Wherever you go today, marketers are talking about brands. They talk about being more authentic. More trustworthy. More engaging. More purposeful.
Marketers at their conferences nod and say yes, hold workshops to map out their brand’s purpose and try to figure out what their brand should be saying. Which then translates into some subpar advertising.
The ugly truth about bad brands is they’re bad products
In Australia, one of the more maligned brands is Vodafone. Its well-documented woes point to a perception problem in the market, and it often blames its poor brand for it. But its poor brand masks the ugly truth: Vodafone had a terrible network and lost the trust of its customers.
Once that happened, no one was going to buy their product. The brand was just the sum of a bunch of things people had experienced with the company. You couldn’t manufacture that back with a bunch of brand values about being the ‘new’. You had to actually be the new.
Stop trying to make your brand like a human. It isn’t.
Flash forward to some much-loved brands, and you can see Uber. Uber’s organisation, from a marketing standpoint, is filled with growth hackers and engineers. They don’t even have a head of brand. Their content marketing play is to document their product in an interesting way.
All of this tells us the core truth of how people, rather than companies, treat brands — as the sum of the experiences and interactions.
Good brands have great products, which provide utility
How often do you see Apple working out how its brand translates into social media channels? Answer: very little. Apple doesn’t care about producing real-time content around the latest fad because it’s developing great products. When it has something to say, because it doesn’t say much, people tend to listen.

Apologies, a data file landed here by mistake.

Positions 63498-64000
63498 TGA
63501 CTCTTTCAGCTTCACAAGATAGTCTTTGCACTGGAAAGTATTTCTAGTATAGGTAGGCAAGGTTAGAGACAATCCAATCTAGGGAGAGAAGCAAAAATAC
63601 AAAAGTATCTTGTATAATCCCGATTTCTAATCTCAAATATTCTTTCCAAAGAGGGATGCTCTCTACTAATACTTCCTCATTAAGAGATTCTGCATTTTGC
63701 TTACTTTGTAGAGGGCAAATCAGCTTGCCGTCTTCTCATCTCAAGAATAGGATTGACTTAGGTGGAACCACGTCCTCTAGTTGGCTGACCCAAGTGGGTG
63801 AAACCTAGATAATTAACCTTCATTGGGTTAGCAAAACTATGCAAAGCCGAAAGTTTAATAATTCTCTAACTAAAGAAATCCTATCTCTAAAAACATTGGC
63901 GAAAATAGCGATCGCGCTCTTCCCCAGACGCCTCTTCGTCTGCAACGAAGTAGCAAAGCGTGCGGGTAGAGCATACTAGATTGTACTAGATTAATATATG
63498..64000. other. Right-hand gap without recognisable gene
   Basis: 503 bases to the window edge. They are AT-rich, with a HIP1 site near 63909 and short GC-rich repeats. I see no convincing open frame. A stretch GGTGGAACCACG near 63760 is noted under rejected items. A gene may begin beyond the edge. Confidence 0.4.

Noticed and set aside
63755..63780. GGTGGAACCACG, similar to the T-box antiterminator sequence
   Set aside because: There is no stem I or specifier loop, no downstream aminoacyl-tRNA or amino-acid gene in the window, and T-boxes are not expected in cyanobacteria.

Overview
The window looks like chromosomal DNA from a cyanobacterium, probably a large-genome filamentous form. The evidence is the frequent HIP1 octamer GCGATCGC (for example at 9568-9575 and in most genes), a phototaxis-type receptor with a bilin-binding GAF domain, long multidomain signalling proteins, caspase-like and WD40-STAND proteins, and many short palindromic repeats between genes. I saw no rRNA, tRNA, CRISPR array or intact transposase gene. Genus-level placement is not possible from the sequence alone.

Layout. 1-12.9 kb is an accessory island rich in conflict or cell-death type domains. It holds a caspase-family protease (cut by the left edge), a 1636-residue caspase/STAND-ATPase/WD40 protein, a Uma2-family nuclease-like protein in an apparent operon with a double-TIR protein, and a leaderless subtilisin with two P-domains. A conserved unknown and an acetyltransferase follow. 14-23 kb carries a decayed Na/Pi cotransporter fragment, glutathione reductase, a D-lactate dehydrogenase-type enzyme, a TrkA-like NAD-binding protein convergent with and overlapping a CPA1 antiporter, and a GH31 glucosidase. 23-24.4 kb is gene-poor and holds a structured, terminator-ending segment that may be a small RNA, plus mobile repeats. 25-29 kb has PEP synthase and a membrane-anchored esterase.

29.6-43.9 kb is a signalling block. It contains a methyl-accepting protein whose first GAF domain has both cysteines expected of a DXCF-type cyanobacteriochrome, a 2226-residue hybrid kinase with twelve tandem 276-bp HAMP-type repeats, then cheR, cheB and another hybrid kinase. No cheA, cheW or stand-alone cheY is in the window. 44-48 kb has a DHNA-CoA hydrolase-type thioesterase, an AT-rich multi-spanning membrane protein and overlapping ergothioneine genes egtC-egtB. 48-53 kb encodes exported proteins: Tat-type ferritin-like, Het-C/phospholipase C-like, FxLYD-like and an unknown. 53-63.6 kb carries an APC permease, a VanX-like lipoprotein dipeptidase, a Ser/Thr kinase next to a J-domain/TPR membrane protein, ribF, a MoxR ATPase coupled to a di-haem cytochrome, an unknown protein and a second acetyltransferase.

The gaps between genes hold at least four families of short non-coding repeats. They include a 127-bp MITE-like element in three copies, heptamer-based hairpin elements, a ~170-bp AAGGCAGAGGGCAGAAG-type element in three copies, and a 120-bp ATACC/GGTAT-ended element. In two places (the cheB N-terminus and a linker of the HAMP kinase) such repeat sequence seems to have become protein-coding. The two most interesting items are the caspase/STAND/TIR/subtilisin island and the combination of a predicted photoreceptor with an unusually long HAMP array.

That changes the game for Apple as when they say something, people listen. If every time you talk you’re announcing a new product people want, you tend to get a better response from your audience. Especially if you’re then not announcing some new deal.
Brands that do content marketing get this as well. Why? They actually turn their content into a product. It’s a standalone — something that is in and of itself valuable to the customer. By being a great product, it makes it easier to cross-sell customers onto something a little more valuable. Medibank’s Be Magazine is a case in point for genius content marketing.
Of course, when you’ve got a shonky or not so crash hot business, you tend to not have anything interesting to say. Or to be boring. And so you try and turn your brand into something fuzzy and interesting in the hopes that customers engage with an abstract idea, rather than what they’re buying from you.
That’s why Woolworths, when it tried to go cheap, failed. They weren’t actually cheap, they’d tried to cut costs so lost their market on fresh, and they didn’t have a great supermarket product in their first place. Their brand didn’t fail — their product did.
Advertising works when it frames products, not brands
The age old question, if you believe this so far, is how does advertising fit into this mix?
Well, it’s quite simple — advertising is great at framing a product and idea in a compelling way. It’s why the core insight behind an ad is so important — because it ensures the creative delivers in a way which shows someone why this product or service might be better for them. Why it might have genuine value or utility for them.
Think about the worst ads you’ve seen for a second. You’re probably remembering them as vague, abstract, not really saying anything. Contrast that with the best ones (like this Volvo one). It literally demonstrates the product. There’s no branding in it. No cry for authenticity. It’s this truck is literally stable enough for Claude Van Damme to do a freaking split.
Want to improve your brand? Focus on utility
Make a great website that’s fantastic to use.
Have products which make a difference to people’s lives.
When your customers complain, help them.
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